Across the globe, some trends will be universal but countries at different stages of their development will face different challenges. In developed western economies, there is likely to be increased demand for roles that cannot be easily or cost-effectively automated including creatives (artists, performers, designers), professionals (lawyers, engineers, business/finance specialists), care providers (doctors, nurses, therapists, social workers), teachers (and others working in education), technology professionals, and construction workers (builders, architects, engineers etc.) .

As technology drives innovation further and faster, new industries and new roles will emerge and the need for specific skills will develop. For example, engineers are required in a vast array of fields from machine learning, medical technology and warehouse automation, to data science and cyber security; with changing climates and an expanding global population, agronomists are at the forefront of ‘agri-tech’ exploring how we should farm in the future; UX designers are increasingly tasked with shaping the branding, functionality and usability of digital platforms. In addition to jobs where specific technological knowledge and skills are required, I’ve talked before about the way that roles which traditionally tapped into the most ‘human’ of traits such as caring, communication and creativity are likely to be of increasing importance in the future. Technology will be utilised by all of these people in their work, but machines cannot replicate what are frequently referred to as ‘soft-skills’ and it is in these skills and qualities that the wider value of the human workforce lies.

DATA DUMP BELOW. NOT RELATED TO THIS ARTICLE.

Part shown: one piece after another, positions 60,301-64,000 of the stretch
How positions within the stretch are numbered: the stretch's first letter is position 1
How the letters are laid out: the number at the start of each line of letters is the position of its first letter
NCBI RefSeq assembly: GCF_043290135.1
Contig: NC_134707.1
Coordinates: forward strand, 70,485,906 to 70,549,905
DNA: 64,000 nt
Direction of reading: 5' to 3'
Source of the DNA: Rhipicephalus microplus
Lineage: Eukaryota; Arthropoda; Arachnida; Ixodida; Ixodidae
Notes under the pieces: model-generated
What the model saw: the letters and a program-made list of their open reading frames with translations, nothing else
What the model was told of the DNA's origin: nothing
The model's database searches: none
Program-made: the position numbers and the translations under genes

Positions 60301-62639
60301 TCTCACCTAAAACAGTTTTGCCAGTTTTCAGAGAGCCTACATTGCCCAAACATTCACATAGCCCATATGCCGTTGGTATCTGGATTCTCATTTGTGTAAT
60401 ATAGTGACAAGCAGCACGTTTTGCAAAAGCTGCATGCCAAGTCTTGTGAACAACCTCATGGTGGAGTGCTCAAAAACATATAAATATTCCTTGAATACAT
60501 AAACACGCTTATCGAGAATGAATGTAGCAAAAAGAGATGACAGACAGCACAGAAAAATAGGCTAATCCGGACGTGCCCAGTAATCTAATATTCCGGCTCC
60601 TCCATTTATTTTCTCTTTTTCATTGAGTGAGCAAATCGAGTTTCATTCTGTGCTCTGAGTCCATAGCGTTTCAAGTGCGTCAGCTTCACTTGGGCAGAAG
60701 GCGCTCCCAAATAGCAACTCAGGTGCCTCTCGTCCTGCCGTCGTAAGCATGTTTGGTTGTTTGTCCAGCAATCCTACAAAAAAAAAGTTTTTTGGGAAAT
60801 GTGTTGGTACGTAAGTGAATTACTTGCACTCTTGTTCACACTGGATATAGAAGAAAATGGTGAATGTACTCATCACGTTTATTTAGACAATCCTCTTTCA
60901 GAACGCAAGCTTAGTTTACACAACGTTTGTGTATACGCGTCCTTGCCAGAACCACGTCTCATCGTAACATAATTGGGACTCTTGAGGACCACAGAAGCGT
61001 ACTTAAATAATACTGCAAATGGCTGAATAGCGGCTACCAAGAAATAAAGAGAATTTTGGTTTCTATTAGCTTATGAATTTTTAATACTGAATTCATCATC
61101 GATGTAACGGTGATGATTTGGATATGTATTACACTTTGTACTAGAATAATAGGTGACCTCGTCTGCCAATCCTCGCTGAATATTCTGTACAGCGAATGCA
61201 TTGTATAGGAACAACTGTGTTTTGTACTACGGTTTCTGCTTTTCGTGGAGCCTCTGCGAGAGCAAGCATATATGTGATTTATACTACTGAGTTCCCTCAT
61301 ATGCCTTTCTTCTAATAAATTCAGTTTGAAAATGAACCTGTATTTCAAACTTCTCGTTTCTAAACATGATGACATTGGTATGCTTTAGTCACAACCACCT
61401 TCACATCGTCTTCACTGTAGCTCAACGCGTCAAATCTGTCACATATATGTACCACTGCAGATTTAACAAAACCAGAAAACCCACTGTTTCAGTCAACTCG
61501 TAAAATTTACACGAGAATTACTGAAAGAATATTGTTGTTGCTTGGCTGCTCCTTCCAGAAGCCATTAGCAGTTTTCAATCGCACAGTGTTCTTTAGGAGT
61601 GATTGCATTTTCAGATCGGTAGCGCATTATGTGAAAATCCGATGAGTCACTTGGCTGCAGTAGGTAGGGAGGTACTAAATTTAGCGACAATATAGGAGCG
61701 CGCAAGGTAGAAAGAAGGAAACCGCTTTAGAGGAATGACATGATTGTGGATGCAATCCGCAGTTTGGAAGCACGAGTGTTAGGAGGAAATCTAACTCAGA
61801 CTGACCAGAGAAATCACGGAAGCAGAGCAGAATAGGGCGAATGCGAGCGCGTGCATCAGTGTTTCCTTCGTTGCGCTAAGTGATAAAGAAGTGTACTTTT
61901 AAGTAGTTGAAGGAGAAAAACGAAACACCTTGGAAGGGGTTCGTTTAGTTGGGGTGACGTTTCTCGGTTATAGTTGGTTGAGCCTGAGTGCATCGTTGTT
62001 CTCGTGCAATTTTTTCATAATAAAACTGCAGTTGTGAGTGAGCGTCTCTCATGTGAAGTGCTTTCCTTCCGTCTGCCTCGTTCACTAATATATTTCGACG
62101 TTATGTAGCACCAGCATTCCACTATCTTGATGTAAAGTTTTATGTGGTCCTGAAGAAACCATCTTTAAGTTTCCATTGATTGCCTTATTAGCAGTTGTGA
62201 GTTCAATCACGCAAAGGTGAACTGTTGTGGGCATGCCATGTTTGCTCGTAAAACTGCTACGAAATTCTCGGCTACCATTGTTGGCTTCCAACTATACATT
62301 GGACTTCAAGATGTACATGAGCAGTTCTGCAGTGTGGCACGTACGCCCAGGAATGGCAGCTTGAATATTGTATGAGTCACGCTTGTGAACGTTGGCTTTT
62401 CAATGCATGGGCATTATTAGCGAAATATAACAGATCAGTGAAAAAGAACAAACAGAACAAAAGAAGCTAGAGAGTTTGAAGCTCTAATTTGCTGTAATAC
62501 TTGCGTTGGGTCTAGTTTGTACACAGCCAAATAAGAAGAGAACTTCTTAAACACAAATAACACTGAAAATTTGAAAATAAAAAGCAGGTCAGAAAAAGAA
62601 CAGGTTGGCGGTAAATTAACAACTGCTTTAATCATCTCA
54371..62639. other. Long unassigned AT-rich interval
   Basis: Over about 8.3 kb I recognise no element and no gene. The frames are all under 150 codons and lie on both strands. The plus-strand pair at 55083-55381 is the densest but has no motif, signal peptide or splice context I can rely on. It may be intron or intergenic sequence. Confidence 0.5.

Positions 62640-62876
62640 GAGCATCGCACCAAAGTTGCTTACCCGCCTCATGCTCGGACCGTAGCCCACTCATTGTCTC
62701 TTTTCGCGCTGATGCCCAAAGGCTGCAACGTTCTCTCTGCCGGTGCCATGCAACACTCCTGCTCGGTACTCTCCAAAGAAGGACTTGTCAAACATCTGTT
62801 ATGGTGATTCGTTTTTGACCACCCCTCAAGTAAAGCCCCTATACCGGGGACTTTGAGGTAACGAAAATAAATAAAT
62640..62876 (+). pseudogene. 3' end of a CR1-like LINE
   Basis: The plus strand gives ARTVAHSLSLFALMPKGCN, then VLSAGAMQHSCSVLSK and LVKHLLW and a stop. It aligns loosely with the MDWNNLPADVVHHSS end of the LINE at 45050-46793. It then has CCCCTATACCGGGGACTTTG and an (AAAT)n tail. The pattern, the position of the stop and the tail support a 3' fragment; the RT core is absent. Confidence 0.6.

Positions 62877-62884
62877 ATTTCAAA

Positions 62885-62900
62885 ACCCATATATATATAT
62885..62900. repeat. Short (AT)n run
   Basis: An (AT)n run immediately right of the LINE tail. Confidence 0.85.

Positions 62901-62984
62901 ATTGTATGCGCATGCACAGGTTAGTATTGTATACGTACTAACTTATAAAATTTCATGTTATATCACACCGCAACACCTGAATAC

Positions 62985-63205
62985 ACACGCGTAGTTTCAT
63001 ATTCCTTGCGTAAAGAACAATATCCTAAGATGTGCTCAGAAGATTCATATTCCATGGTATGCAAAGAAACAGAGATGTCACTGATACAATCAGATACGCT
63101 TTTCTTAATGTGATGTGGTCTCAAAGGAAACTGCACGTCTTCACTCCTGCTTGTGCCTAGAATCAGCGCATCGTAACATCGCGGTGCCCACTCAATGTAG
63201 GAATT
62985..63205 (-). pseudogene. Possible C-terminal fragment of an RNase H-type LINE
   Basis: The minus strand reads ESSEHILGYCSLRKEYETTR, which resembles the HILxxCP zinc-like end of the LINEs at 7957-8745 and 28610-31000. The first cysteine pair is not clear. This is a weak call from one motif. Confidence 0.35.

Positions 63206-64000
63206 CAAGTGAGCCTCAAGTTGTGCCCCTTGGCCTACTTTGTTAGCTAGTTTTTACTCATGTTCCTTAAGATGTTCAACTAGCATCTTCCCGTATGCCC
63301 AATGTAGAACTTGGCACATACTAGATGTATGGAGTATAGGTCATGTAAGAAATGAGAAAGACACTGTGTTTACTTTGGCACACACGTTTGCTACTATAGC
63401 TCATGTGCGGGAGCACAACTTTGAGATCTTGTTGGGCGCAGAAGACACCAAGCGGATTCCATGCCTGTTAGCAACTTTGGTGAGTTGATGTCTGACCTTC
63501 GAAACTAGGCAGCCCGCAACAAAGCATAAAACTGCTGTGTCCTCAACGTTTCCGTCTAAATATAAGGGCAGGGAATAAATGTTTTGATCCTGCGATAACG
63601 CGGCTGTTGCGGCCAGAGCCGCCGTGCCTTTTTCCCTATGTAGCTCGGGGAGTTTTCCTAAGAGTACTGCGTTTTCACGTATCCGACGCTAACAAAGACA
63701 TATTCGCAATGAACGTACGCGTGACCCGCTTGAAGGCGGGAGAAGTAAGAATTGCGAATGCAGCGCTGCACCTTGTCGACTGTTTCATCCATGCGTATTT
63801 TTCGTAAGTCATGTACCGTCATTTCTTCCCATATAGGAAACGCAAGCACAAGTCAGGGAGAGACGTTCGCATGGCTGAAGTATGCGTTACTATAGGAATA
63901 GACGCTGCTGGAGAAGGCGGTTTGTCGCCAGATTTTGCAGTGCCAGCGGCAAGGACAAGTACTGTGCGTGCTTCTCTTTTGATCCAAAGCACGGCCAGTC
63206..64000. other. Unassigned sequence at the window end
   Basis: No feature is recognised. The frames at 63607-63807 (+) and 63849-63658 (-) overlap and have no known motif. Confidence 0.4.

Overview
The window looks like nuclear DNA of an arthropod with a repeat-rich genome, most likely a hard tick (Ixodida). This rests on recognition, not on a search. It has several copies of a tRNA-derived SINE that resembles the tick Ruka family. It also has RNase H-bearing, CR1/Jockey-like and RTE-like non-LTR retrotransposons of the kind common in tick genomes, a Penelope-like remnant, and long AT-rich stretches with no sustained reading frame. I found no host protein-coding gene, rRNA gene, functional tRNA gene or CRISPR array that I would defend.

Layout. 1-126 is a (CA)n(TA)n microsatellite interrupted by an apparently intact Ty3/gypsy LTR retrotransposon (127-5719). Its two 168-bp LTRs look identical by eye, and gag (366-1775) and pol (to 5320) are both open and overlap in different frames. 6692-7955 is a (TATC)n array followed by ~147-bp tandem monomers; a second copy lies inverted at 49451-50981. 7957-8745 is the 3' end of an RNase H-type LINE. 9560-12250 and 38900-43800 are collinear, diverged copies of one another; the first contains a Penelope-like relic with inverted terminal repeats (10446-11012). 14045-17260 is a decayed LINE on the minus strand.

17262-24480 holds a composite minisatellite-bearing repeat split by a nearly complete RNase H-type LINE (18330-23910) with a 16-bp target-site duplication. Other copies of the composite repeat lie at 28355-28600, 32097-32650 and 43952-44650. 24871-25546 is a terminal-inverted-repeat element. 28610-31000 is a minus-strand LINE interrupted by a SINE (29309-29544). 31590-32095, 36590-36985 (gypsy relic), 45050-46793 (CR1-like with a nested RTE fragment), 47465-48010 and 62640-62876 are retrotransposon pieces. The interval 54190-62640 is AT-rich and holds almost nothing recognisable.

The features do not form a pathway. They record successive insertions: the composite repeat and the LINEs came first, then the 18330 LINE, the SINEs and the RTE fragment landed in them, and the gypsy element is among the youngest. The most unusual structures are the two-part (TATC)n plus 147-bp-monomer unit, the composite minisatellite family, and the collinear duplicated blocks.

The nature of career paths and organisational structures are also likely to change in the future. Companies that need to be agile might rely less on hierarchies and formal leadership, creating workforces that draw in freelance expertise for specific projects leading to more contract and self-employed workers. Although there are some justifiable concerns about the insecurity of the ‘gig-economy’, many people now see the possibility of more flexible, portfolio careers as more desirable than the ‘job for life’ that our grandparents might have anticipated when they left school. As we’ve seen in the last year, technology is already making a more decentralised workforce a reality, where people can live and work from anywhere, and this will influence how employers manage teams and how colleagues collaborate.

Putting it simply, as has happened throughout history, jobs will change and people will adapt, develop and gain new skills to embrace those changes. We can’t equip our children with every morsel of knowledge or every technical skill they need for their future careers because we don’t know what that will be – and there’s every chance it will include many, many things that have yet to be invented. Along with the academic foundation that subject-based study delivers, what we can impart is a genuine desire to be lifelong, independent learners who stay curious, engaged and open to new ideas. We can demonstrate the value of emotional intelligence, creativity, critical thinking and problem solving. We can make sure our pupils develop resilience and adaptability, the ability to work collaboratively, and to think for themselves. These are the characteristics that will allow them to be successful whatever path they choose. Over the last year, I have seen our pupils demonstrate that they have these skills by the bucketful and I have absolute faith in their ability to grasp the future with both hands.

“The illiterate of the 21st century will not be those who cannot read and write, but those who cannot learn, unlearn, and relearn.”

Alvin Toffler, American writer and Futurist